The Matthes party sat in a booth near a corner. Matthes sipped a bottle of Budweiser. Dudley pulled out a folded piece of yellow legal paper where he had scratched out a list of Fourth Ward issues to discuss with the incoming city manager.
The Dudleys had traveled to Iowa to attend a Hy-Vee health marketing meeting and a Hy-Vee gas station meeting.
“This is a chance to get to know each other,” Dudley said. “We couldn’t let the chance go by, since we were in the same town at the same time.”
Matthes has been making an effort to get to know Columbia, Dudley said.
“He’s trying to get a head start on our city by spending time with each City Council member," Dudley said. "It allows him to get familiar with how we think and what we think is important.”
Matthes said an immediate problem he hopes to help tackle when he starts in Columbia is fixing potholes. On a more long-term level, he hopes to revamp the structure of city government to make it more efficient.
“It’s not to cut it, and it’s not to shrink it,” Matthes said. “It’s to structure it so that it focuses on the goals the council has set. ... Right now, I do see a bit of a disconnect between the vision the council has put together and how the city is structured. There might be more efficient ways to do things to really achieve those goals.”
Matthes’ tentative idea includes empowering Columbia’s two assistant city managers. This means some city department heads would deal directly with assistant city managers, who would then report to Matthes. In the past, City Manager Bill Watkins met with each of the 23 departments every week, Columbia Third Ward Councilman Gary Kespohl said.
Although Matthes said that he was not directly involved in creating Des Moines’ comprehensive, long-term plan to manage the city’s growth, he also said that he plans to share the knowledge he has gained with Columbia as it works to create its own comprehensive plan.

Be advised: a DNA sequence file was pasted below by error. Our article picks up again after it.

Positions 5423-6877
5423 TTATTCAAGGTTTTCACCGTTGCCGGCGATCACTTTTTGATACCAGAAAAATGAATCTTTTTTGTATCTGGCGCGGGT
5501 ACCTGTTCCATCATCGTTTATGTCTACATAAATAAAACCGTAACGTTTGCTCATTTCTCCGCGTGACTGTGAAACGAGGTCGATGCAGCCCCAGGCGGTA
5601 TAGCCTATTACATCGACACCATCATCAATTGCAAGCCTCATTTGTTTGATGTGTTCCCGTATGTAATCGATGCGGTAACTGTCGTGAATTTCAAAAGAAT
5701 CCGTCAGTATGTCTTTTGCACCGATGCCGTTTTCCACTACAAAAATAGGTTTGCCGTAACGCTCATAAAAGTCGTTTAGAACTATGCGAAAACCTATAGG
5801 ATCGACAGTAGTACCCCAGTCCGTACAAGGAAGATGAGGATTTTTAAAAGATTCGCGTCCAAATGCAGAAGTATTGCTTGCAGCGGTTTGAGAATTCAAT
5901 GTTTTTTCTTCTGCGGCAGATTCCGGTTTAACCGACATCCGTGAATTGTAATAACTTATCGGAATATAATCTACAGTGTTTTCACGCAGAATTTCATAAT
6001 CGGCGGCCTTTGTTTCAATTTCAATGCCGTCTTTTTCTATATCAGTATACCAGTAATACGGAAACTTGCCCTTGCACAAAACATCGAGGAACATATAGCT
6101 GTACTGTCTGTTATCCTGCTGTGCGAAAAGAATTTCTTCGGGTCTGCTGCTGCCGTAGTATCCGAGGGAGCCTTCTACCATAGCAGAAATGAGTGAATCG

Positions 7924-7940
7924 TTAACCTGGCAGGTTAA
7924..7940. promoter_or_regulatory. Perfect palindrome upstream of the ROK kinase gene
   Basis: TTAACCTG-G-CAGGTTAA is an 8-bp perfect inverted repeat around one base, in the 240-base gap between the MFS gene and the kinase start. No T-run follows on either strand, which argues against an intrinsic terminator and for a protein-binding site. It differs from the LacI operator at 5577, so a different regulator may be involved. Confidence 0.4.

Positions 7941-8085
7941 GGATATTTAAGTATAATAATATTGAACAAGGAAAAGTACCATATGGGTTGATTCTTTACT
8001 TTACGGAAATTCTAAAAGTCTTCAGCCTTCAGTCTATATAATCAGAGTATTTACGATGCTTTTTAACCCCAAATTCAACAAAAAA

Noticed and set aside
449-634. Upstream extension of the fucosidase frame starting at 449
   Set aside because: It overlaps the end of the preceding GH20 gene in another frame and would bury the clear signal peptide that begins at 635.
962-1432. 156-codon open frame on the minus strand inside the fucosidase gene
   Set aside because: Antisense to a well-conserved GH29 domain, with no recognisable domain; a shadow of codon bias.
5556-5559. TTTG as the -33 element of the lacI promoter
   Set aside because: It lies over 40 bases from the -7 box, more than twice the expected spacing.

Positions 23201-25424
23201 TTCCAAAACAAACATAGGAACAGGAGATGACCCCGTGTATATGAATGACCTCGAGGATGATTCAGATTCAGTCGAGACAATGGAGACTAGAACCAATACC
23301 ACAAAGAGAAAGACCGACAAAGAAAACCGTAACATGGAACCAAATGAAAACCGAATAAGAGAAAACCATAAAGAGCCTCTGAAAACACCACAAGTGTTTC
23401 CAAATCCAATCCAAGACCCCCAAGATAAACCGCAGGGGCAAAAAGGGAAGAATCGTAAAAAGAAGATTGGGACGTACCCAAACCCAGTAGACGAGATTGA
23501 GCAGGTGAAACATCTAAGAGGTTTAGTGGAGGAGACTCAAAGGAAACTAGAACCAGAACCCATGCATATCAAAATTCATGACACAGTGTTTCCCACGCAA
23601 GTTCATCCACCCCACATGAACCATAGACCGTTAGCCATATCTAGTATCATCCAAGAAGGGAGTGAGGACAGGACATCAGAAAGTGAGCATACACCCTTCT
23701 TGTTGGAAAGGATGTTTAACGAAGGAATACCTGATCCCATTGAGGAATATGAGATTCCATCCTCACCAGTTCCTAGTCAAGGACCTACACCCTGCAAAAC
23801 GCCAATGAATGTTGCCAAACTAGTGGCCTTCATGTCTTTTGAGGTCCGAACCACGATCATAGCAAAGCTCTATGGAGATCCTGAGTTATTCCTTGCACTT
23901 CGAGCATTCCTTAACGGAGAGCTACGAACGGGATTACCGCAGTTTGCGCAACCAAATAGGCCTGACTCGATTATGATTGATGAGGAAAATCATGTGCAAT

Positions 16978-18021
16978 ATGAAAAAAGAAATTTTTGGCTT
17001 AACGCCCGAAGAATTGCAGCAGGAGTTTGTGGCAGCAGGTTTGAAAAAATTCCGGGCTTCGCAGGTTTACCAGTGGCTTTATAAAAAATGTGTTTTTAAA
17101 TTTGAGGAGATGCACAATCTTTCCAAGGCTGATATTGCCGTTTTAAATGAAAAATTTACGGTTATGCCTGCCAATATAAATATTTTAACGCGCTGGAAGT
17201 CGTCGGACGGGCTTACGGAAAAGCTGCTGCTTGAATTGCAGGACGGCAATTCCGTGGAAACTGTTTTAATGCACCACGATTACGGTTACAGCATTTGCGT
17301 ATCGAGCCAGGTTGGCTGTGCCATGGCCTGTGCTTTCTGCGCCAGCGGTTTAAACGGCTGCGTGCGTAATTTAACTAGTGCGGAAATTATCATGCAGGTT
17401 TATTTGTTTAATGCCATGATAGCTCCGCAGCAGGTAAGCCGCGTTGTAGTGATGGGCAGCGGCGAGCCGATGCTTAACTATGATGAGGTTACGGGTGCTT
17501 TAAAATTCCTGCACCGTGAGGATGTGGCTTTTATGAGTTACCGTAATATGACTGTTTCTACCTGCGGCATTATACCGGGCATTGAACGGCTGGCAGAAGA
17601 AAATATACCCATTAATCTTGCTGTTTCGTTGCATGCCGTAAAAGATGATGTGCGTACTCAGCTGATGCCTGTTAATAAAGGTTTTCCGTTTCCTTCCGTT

Matthes said he was "tangentially involved” with the comprehensive plan developed in Des Moines. “But, I followed its process. We updated occasionally, and I’ve been involved in that. ... I’ve helped incorporate some of that, helped draft some pieces, but it’s not my work."
"My real involvement has been helping staff implement those ideas. ... So what I will do in Columbia is share the insights that I’ve had, but it’s up to the community to decide if that’s valuable or not.”
A smaller idea Matthes plans to propose to the council is creating an annual city performance report similar to the one he spearheaded in Des Moines.
The report, which analyzes the performances of each city department based on surveys conducted by an outside firm, is sent to Des Moines residents in a booklet that resembles a magazine. Along with the statistics, it displays works donated by Des Moines artists.
Although the city of Columbia already gathers similar data every other year, the information is only available to residents through the city’s website.
“The cornerstone of the annual report is, ‘Here’s what the goals are, here’s what we spent the money on, and here’s the outcomes of what we produced with the investment,’” Matthes said. “In a way of speaking, it communicates with the shareholders and the people that own the business — meaning the people that live in town. It’s an annual report on their investments.”
Making the move
Although he said leaving Des Moines’ will be bittersweet, Matthes said he and his family are ready for the move to Columbia.
“We’re excited to start new,” Bobbie Matthes said. “I mean, how often do you get to start a new life in your 40s?”
The Matthes family recently visited Columbia to look at schools and houses. In their quiet Des Moines neighborhood, a red-white-and-blue “For Sale” sign is staked in the grass of their well-kept lawn.
Bobbie Matthes, who has been packing the family’s belongings and researching schools since her husband was selected as Columbia's city manager, expressed joy in the professional move.
“I think I started crying because I was so happy for him,” Bobbie Matthes said of the moment she learned about the new job. “I’m so proud of him, so very proud of him. He’s such a good man. I believe in him so much and trust him, and I think this is an incredible opportunity. I’m thrilled for him. I think he deserves it so much because he’ll do well.”
Mike Matthes had similar feelings.
“I’m just so enthusiastic about it,” he said, his smile widening. “I really do think I can bring some value to the table.”